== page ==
The electric boating industry made its initial splash in Lake Tahoe’s waters last summer when Ingenity, in cooperation with the Tahoe Fund, installed an electric boat charger [EB Charger] at Homewood High & Dry Marina in Lake Tahoe. Currently, the company is undergoing a permitting process to build on its power-charging capacity there to facilitate a greater market opportunity for its recently developed, electric-powered watersports vessel.
“Last year, we brought in a level two charger that delivers 25 kilowatts of charging power,” said Sean Marrero, president of Ingenity Electric. “This year, we are permitting a much larger service and bringing more power down to the shore that will allow for up to 100 kilowatts of charging power, so about four times more than we had last year and that’s all in the final stages of permitting.”
When completed, the station will have the capacity to charge two boats at the same time and will be roughly the same size as a standard gas pump. Considering most marinas already have infrastructure in place to power boat lifts, installing an EB Charger that capitalizes on existing infrastructure is a logical step for the development of an electric boat industry.
“This kind of boat lives on a boat lift, so many people already have power at the dock for the lift and it’s just a matter of increasing that capacity,” Marrero explained. “An interesting thing is that in a marina environment, a 240 volt, 50 amp plug is very standard at every slip. The source of power coming in from the grid is from the utility, but the hardware in between [the power grid and the boat] is different.”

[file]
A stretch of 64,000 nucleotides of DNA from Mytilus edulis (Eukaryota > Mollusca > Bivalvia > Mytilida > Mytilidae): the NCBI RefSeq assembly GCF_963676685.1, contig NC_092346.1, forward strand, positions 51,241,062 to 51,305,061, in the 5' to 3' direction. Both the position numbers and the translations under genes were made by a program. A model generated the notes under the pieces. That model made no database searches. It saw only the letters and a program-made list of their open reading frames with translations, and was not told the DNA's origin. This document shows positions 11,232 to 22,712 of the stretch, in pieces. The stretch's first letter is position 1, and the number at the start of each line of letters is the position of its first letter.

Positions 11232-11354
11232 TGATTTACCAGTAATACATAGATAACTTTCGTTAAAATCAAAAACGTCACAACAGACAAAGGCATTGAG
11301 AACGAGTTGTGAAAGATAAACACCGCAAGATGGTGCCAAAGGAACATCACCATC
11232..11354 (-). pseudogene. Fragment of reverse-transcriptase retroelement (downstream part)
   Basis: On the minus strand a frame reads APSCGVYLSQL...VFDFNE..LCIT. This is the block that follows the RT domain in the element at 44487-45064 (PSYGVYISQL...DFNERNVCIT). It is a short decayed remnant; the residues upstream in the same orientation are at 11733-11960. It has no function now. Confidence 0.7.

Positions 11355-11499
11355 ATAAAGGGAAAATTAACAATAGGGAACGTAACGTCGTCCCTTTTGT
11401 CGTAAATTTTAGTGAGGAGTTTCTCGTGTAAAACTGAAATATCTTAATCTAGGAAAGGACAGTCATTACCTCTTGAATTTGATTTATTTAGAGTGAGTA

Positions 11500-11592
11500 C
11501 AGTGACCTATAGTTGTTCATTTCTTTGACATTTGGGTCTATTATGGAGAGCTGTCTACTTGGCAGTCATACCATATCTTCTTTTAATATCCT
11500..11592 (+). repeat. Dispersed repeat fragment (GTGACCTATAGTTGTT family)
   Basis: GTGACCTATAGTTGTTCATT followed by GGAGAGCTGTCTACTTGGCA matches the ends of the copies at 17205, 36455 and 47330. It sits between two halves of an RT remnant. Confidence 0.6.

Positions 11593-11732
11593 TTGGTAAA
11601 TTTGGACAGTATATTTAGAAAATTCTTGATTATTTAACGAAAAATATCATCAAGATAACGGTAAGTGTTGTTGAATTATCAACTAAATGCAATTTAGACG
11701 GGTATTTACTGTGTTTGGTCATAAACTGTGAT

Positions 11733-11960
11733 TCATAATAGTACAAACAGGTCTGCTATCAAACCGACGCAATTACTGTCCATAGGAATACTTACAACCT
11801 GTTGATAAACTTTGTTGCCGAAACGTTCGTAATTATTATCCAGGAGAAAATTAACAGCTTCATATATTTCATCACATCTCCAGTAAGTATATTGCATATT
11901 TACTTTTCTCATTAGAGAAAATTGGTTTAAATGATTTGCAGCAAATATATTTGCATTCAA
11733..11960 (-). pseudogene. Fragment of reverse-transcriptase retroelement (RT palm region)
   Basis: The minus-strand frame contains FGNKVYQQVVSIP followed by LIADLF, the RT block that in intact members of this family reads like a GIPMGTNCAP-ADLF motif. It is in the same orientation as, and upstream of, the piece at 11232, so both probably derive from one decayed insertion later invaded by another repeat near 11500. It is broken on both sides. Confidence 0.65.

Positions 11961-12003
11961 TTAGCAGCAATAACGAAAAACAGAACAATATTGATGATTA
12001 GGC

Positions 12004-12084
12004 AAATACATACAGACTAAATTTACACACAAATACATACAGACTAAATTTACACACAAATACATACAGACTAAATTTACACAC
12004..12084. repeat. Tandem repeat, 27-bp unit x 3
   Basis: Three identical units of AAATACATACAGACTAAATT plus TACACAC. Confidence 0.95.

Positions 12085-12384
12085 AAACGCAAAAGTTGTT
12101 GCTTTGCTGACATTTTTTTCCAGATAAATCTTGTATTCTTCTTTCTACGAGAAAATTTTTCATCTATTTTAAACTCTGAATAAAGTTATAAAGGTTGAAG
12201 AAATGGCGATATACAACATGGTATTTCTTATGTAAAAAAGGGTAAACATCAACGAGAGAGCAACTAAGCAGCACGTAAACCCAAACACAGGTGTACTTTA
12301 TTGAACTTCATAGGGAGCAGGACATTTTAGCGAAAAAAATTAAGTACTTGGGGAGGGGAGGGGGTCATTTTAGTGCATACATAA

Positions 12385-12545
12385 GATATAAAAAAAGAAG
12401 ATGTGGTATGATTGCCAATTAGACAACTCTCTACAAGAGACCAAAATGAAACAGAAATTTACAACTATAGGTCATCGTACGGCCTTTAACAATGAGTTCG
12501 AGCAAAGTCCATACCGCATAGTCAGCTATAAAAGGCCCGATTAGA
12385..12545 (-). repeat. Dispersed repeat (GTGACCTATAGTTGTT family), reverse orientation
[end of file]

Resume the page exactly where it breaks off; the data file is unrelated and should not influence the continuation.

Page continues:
Consequently, Ingenity, a subsidiary of the Watershed Innovation division of the boat-building company Correct Craft, is looking to enhance the charging capacities at the Homewood Marina EB charging station. This development comes as the company views Lake Tahoe as a key market for its Super Air Natique GS22E electric boat model released last year.
Electric boating is not necessarily a novel idea, according to Todd Sims, the director of sales for Ingenity Electric’s Americas region. However, their use has primarily been in capacities such as low-speed, displacement craft like cocktail cruisers.
“There are tens of thousands of electric boats in the US and around the world, but they don’t go fast or use much power, so they’re not a performance vessel. But in the last five years or so, you’re seeing all different kinds of applications in the recreational sector. So we have taken this high-performance, multi-watersport towboat that has been sold for years with the gasoline V8 combustion motor and created a powertrain that can deliver this similar experience to the user, but using electric propulsion,” Sims said.
Therefore, Ingenity’s Super Air Natique GS22E model is one of the first of its kind in electric boating, designed specifically for high-performance watersports such as wakeboarding, wake-surfing and water-skiing.
A common challenge in high-powered electric vehicles is the need for a higher energy density, or the amount of energy capable of being stored in a given power unit like a battery. This need typically calls for a heavier or more inefficient battery size, a significant disadvantage to many electric vehicles that need to capitalize on carrying large payloads. In electric boating, however, this challenge incidentally may prove to be an advantage when applied in a high-performance, watersports capacity.